February 18, 2007

Personal "Follies"

Even if you want to (and, of course, I don’t) it’s hard to avoid show business in New York City. Our neighbor, a shrink, remodeled her apartment and has been throwing parties to show it off. We missed the first two or three and so we—me and K, who often takes weekends off from playing in the pit so that we can keep our marriage in working order—went to one of her get-togethers yesterday. We didn’t know anyone but the hostess and so began the ritual “And how do you know So-and-so” overtures that you make to get a conversation going at these things. As the discussion moved to the “What-do-you-do” phase in a group clustered around the hummus, K said that he had just finished playing the Encores! production of Stephen Sondheim’s Follies. It was, as you’ve no doubt read—or maybe were lucky enough to see—a heart-wrenching production that drew rave reviews and now has the papers and blogs chirping about a possible move to Broadway. And that would be great although I don’t see how any producer can afford to pay its armada-sized cast lead by Victoria Clark, Christine Baranski, Victor Garber, and Donna Murphy, who is already signed up to star as Lotte Lenya in Lovemusik, which promises (threatens?) to be a kind of upscale jukebox musical based on the songs of Kurt Weill. But I digress.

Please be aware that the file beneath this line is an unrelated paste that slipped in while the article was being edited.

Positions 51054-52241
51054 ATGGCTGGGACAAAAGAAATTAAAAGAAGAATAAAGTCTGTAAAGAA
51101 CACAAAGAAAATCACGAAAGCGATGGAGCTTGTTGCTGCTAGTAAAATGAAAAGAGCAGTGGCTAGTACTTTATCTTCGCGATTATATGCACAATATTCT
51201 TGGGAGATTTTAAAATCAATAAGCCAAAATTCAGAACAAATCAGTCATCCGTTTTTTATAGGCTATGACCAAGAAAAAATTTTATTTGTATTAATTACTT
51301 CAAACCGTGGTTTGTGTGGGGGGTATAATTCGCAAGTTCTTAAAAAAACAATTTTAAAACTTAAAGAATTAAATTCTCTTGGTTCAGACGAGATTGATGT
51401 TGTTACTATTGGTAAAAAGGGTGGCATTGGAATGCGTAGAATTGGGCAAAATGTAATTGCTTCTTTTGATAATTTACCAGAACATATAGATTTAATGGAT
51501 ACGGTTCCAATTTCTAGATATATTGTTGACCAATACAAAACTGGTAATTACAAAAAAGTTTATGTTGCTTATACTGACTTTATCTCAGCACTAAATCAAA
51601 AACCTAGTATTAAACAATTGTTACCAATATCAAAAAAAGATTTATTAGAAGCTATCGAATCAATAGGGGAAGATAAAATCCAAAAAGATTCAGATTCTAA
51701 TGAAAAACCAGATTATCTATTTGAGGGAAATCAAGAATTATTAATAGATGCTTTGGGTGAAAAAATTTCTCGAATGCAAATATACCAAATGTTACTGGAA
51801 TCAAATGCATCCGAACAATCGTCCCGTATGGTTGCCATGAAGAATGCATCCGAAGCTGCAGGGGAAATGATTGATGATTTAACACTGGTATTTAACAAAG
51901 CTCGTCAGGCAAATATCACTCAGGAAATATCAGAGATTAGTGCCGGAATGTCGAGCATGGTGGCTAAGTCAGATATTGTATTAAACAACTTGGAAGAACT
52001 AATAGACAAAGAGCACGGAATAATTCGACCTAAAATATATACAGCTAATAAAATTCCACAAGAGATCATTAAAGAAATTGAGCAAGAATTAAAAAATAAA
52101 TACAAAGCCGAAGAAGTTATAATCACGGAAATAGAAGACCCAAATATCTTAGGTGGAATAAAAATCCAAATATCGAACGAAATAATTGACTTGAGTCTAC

Right after K finished talking, an elegant, white-haired man in the hummus group piped up, “I played Buddy.” And it turned out that he had played one of the male leads in Follies on its first national tour. He regaled us with funny stories about how soon after he’d moved to New York from Pittsburgh in the ‘40s, a grifter had cheated him out of his savings with a ruse about getting him an ad in Variety and how years later he had challenged and, in his telling, won an argument with Sondheim about how a lyric should be sung. And then at the hostess’ request, he started singing show tunes. His voice was creaky at first, but as the rest of us leaned in to listen, his snapping fingers helped him find his rhythm, his tenor began to lift and the showman emerged. I googled him as soon as we got home. He had said, his actor’s vanity apparently still in tact, that he was 88; the internet, that merciless tattletale, says 92. He hadn’t had a big career—a few third leads on Broadway, some small parts on TV variety shows in the ‘50s, a lot of stuff on the road. But looking at the joy and yearning on his face as he performed those few songs, I felt transported back to a time on Broadway like the one the ghosts of the past in Follies evoke, a time when everything seemed possible if you knew the right melody.

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